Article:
Venezuela and Argentina, armed with aggressive socialist policies, end up the most miserable in the region. On the other hand, Panama, El Salvador, and Ecuador score the best on the misery index for Latin America. Panama, with roughly one tenth the misery index score of Venezuela, has used the USD as legal tender since 1904. Ecuador and El Salvador are also both dollarized (Ecuador since 2000 and El Salvador since 2001) – they use the greenback, and it is clear that the embrace of the USD trumps all other economic policies.

The lesson to be learned is clear: the tactics which socialist governments like Venezuela and Argentina employ yield miserable results, whereas dollarization is associated with less misery.

Will Venezuela Be Next?

Last year, Nicholas Krus and I published a chapter, “World Hyperinflations”, in the Routledge Handbook of Major Events in Economic History. We documented 56 hyperinflations – cases in which monthly inflation rates exceeded 50% per month. Only seven of those hyperinflations have savaged Latin America (see the accompanying table).

At present, the world’s highest inflation resides in Latin America, namely in Venezuela. The Johns Hopkins – Cato Institute Troubled Currencies Project, which I direct, estimates that Venezuela’s implied annual inflation rate is 302%. Will Venezuela be the eighth country to join the Latin American Hall of Shame? Maybe. But, it has a long way to go.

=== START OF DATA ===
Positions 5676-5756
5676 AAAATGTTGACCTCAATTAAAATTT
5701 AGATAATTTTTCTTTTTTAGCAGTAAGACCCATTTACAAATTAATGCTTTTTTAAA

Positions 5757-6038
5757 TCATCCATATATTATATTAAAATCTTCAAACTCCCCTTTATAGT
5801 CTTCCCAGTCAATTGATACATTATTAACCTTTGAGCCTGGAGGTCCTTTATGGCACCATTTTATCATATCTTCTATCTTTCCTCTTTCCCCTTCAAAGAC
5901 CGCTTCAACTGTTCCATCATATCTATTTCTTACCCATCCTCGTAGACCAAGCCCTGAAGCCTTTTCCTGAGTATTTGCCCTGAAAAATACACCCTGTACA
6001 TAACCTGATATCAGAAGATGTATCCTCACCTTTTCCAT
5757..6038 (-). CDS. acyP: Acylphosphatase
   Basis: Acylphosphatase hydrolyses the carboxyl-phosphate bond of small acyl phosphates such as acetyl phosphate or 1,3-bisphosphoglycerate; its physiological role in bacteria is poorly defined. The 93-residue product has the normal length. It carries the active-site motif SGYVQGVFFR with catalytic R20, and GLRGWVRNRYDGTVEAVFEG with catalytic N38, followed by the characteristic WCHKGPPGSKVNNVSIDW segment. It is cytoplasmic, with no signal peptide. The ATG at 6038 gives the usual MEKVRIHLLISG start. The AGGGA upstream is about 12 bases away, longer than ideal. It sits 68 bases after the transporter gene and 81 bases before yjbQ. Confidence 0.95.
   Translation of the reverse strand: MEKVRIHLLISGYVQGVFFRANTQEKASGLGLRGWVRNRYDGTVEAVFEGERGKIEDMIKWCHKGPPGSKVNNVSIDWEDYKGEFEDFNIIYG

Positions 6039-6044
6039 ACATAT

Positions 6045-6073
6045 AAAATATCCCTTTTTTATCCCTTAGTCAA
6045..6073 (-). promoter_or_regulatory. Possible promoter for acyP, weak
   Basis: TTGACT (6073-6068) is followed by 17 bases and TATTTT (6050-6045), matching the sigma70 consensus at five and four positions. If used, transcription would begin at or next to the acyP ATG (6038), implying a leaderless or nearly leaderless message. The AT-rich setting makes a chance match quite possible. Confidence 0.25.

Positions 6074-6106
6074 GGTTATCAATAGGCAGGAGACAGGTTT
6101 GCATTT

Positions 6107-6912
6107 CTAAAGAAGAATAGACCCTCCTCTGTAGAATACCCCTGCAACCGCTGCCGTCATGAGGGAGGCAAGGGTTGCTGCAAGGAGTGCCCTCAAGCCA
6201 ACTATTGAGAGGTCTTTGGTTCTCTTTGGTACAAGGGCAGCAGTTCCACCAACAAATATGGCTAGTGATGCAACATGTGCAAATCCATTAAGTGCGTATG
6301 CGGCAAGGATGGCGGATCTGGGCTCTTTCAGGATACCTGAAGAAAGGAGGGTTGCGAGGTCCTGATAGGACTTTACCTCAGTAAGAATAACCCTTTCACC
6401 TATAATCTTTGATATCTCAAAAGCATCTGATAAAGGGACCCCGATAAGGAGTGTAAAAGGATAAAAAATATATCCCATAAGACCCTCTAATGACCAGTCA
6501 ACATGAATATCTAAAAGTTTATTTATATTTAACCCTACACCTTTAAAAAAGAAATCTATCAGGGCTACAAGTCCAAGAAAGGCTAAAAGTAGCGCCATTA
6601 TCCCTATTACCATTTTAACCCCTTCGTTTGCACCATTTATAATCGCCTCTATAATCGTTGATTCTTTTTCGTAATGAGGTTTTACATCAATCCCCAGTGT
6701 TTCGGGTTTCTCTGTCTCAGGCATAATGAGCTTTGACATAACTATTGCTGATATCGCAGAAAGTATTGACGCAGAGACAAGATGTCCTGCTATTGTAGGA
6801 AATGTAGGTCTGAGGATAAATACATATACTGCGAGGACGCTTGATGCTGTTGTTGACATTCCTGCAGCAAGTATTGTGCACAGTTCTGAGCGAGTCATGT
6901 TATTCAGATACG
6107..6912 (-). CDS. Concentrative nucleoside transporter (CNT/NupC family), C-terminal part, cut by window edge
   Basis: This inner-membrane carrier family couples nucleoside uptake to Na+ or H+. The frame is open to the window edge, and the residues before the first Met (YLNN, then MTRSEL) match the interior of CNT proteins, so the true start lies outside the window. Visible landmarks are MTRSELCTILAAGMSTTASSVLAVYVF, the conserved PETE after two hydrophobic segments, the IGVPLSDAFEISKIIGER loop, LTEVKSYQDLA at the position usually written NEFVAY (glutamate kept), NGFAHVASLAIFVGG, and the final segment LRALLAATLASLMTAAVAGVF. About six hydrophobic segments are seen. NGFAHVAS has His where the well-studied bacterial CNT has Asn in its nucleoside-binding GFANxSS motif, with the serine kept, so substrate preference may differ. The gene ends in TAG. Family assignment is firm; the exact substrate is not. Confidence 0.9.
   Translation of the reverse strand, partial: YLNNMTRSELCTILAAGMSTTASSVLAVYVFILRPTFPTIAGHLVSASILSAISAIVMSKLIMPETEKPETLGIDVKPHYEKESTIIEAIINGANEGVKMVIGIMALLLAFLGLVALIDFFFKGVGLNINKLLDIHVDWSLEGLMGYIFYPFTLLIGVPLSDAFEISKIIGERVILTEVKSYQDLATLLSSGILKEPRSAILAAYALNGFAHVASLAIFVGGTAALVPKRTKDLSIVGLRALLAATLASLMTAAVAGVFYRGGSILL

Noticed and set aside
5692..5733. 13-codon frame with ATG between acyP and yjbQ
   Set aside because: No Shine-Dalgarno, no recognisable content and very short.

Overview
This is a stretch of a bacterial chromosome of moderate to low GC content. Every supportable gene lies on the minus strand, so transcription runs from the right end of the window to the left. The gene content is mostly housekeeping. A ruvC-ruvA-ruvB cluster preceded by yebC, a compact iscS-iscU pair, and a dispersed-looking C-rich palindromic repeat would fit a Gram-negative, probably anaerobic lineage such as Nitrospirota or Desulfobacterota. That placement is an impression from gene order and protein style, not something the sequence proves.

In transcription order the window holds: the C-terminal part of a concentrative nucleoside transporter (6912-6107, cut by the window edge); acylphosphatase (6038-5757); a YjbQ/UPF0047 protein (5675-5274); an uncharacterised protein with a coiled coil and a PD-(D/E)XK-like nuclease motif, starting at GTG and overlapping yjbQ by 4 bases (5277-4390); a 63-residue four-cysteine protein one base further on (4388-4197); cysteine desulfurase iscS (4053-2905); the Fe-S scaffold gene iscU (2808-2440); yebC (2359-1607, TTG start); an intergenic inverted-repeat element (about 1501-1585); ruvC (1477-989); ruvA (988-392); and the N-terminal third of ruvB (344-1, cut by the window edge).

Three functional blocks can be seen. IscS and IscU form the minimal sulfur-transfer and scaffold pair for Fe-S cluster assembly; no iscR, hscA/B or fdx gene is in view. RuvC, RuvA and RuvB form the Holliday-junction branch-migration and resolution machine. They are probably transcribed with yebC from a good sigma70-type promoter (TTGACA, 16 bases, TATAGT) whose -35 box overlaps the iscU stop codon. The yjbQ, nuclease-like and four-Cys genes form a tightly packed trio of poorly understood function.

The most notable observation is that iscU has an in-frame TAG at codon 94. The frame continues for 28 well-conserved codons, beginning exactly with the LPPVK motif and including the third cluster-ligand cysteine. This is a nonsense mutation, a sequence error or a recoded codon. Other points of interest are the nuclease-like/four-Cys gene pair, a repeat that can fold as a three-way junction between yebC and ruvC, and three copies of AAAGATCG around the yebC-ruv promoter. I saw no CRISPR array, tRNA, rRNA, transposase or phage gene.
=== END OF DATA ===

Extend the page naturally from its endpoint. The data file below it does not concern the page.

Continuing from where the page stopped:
The Hanke-Krus Hyperinflation Table
Latin American edition

Country Month With Highest Inflation Rate Highest Monthly Inflation Rate Equivalent Daily Inflation Rate Time Required for Prices to Double
1. Peru Aug. 1990 397% 5.49% 13.1 days
2. Nicaragua Mar. 1991 261% 4.37% 16.4 days
3. Argentina Jul. 1989 197% 3.69% 19.4 days
4. Bolivia Feb. 1985 183% 3.53% 20.3 days
5. Peru Sep. 1988 114% 2.57% 27.7 days
6. Chile Oct. 1973 87.6% 2.12% 33.5 days
7. Brazil Mar. 1990 82.4% 2.02% 35.1 days

Source: Steve H. Hanke and Nicholas Krus (2013), “World Hyperinflations”, in Randall Parker and Robert Whaples (eds.) Routledge Handbook of Major Events in Economic History, London: Routledge Publishing.